Solanum anthropophagorum Seem.
Solanum lydgatei H.St.John
Solanum macdanielsii H.St.John
Solanum ornans Witasek
Solanum polynesicum H.St.John
Solanum popolo H.St.John
Solanum savaiense Witasek
Solanum tongaense H.St.John
Solanum tuamotuense H.St.John
Solanum upolense Witasek
Solanum uporo Dunal
Solanum viride is an erect (but sometimes subscandent or sprawling) shrub growing 1-3 metres tall[
A form that has arisen out of cultivation (cv. 'Anthropophagorum) is sometimes grown for its edible leaves and fruits[
Although providing many well-known foods for people, including the potato, tomato, pepper and aubergine, most species in this genus also contain toxic alkaloids. Whilst these alkaloids can make the plant useful in treaing a range of medical conditions, they can also cause problems such as nausea, vomiting, salivation, drowsiness, abdominal pain, diarrhoea, weakness and respiratory depression[
Unless there are specific entries with information on edible uses, it would be unwise to ingest any part of this plant[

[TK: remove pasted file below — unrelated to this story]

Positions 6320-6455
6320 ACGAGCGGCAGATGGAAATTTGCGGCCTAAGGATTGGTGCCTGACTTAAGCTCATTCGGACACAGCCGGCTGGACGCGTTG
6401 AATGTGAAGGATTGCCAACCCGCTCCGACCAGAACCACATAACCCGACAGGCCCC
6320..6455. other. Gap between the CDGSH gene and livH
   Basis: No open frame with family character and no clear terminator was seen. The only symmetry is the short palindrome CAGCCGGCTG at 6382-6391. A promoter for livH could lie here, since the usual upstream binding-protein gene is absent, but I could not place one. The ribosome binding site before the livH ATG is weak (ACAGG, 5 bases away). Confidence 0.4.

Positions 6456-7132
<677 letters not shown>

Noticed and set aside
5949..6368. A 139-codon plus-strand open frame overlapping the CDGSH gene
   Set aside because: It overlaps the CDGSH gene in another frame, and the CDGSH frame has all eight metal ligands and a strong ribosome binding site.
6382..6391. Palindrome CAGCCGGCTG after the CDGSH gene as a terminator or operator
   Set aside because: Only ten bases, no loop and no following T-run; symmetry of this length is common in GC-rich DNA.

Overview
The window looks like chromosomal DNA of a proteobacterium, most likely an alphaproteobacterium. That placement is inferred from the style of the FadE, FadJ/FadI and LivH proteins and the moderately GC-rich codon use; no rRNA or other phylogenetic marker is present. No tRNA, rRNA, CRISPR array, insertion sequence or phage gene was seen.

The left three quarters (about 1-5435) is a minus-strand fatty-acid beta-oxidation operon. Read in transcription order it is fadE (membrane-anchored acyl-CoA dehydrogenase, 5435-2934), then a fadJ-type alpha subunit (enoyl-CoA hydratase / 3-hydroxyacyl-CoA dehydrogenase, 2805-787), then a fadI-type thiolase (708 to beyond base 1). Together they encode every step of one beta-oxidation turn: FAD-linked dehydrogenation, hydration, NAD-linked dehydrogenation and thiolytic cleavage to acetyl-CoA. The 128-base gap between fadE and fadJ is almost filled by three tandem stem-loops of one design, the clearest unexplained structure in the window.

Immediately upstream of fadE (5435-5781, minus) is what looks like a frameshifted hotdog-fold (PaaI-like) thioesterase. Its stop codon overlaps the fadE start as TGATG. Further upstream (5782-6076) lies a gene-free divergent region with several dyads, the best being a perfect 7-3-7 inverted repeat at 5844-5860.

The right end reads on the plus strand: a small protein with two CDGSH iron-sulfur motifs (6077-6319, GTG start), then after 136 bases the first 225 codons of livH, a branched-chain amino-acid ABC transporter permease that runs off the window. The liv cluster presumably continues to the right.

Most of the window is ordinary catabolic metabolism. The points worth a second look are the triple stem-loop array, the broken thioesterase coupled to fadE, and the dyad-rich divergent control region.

Southern Pacific - Fiji and Tonga to the Tuamotus and Hawaii.
Cliffs and limestone rock faces (possibly always on limestone), on edges of forest, and in open places at elevations from sea level to 100 metres[
There is no evidence that the wild form of this plant is used for food, but a form with larger leaves and fruits (cv. 'Anthropophagorum') is traditionally cultivated in and near villages as a food crop[
Fruit - cooked[
]. They resemble tomatoes, and are used for making sauces[
]. The red fruit is up to 5cm in diameter[
Leaves and young stems - cooked as a potherb[
Seed - sow in trays in a nursery. Prick out the seedlings into individual pots when they are large enough to handle and grow them on fast. Plant them out when 10cm or more tall.
Cuttings of half-ripe wood. Very easy, the cuttings root within a couple of weeks.
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